shingle. He made it and Bill Hawkes gave him a shot of morphine. We
stayed with him for around 30 minutes until he died. The entire time he
remained conscious and aware he was dying.”
Private Parley landed a kilometer off target. “As our boat touched
sand and the ramp went down, I became a visitor to hell. I shut
everything out and concentrated on following the men in front of me down
the ramp and into the water.” Another man reported “Sgt Robertson had
a gaping wound in the upper right corner of his forehead. He was
walking crazily in the water. Then I saw him get down on his knees and
start praying with his rosary beads. At that moment German machine
gunners cut him in half with their crossfire.”
The same man then had an 88 go off beside him,hitting him in the cheek. “It felt like being hit by a ball bat. My upper jaw was shattered. The left cheek blown open. My upper lip was cut in half. The roof of my mouth was cut up and teeth and gums were laying all over my mouth.”
Despite all of this, junior officers and NCOs were starting to
organize the survivors who made it to the sea wall. They started to make
the men believe their best chance to live was off the beach. Men ran
back to the beach, stepping over bodies and equipment to get what they
needed to work their way up the bluff. All of the armor, truck, jeeps
and bulldozers floundered or were being knocked out by 88s. From one end
to the other the beach was full of blown up and burning vehicles with
only a very few working tanks supporting the infantry. Men had to step
over bodies and in some cases walk over them to start to get up the
bluff. The invasion plan and fallen apart. The infantry would be alone
with no artillery support on the beach and only a few tanks firing at
strong points. Later in the morning some of the destroyers off shore
got dangerously close to the beach to place direct fire at pill boxes to
relieve the withering fire.
Sgt John Slaughter relates that the incoming fire was horrible. “this
turned the boys into men.” “Some would be very brave men, others would
soon be dead men, but all those who survived would be frightened men.”
Some wet their pants, other cried unashamedly, and some had to find it
with themselves to get the job done.” When he reached the sea wall. “The
first thing I did was take off my assault jacket, and spread my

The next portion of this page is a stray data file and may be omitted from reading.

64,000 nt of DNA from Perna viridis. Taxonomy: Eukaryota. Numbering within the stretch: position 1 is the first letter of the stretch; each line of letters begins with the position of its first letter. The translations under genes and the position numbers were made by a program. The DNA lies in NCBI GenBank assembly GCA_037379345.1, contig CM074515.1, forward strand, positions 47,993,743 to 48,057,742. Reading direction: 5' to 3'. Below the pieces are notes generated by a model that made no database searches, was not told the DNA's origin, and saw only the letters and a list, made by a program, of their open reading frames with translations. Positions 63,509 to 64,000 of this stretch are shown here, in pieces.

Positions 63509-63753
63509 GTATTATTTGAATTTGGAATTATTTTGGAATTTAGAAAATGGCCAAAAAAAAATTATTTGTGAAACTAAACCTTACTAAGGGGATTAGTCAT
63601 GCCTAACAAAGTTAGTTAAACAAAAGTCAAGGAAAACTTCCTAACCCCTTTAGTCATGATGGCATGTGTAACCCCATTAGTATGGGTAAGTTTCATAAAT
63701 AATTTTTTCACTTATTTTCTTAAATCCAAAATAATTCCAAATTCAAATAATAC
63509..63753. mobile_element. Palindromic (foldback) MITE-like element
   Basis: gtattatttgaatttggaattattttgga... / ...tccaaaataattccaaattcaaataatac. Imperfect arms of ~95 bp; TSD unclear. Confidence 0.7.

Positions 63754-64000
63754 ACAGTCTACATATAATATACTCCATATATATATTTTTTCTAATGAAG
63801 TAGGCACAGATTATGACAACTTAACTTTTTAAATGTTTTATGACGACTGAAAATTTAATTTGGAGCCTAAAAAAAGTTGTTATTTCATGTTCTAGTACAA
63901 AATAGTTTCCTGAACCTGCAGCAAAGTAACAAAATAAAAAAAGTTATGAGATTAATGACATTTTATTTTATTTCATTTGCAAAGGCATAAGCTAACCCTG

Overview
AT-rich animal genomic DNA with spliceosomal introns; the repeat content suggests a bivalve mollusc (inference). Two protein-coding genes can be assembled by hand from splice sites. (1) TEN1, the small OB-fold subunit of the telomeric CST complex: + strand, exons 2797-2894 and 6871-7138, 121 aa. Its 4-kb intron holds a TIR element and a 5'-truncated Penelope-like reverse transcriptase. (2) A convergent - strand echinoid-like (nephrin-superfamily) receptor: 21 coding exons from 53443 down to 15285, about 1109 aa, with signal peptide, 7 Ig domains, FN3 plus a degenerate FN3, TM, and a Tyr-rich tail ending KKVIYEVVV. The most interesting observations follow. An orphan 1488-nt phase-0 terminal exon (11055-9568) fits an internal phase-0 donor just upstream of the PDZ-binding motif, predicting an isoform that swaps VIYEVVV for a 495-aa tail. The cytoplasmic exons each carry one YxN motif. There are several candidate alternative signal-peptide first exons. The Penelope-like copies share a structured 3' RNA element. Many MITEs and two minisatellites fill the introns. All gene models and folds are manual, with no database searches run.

raincoat so I could clean my rifle. It was then I saw bullet holes in my
rain coat. I had to rest and compose myself because I had become weak
in the knees” “Colonel Canham come by with his right arm in a sling and
a .45 Colt in his left had. He was screaming at the officers to get the
men off the beach. ‘Get the hell off this damn beach and go kill some
Germans!’ There was an officer taking cover from mortar fire. Colonel
Canham screamed, ‘Get your ass out of here and show some leadership!’ To
another Lt he roared ‘Get these men off their dead asses and over that
This was the battle started to turn as the US Army recovered from the
brutal, murderous unrelenting fire. The men found what it took to
start up the bluff. They cleared the wire and went through the thousands
of mines and up the bluff taking out enemy pill boxes along the way and
taking prisoners that they sent back down the bluff. When men saw
others make it to the top, they thought to themselves ,”Hell if they can
do that why can’t we?”
Most of the troops to hit the beach in the first wave had no combat experience, and it was purposefully designed this way. Th commanders knew that experienced troops who knew what high velocity bullets and shrapnel could do to the human body would not be as fast to assault the beach. The 16th Regiment of the 1st Div was an exception in the first wave. One of those was Pvt Romanaski. As his boat came in, he looked to his right and saw a boat blow up and then he looked to the left and that boat hit a mine. He saw a man blow about 10 feet into the air, arms and legs covered in flame. The ramp dropped and he was in the water. “There was already men there, some dead, some wounded. There was wreckage. There was complete confusion. There was a body rolling in the waves. And his leg was holding on by a chunk of meat about the size of your wrist. the body would roll and then the leg would roll. Then the leg would roll back and then the body would roll back.” He joined an unknown officer and started up the bluff.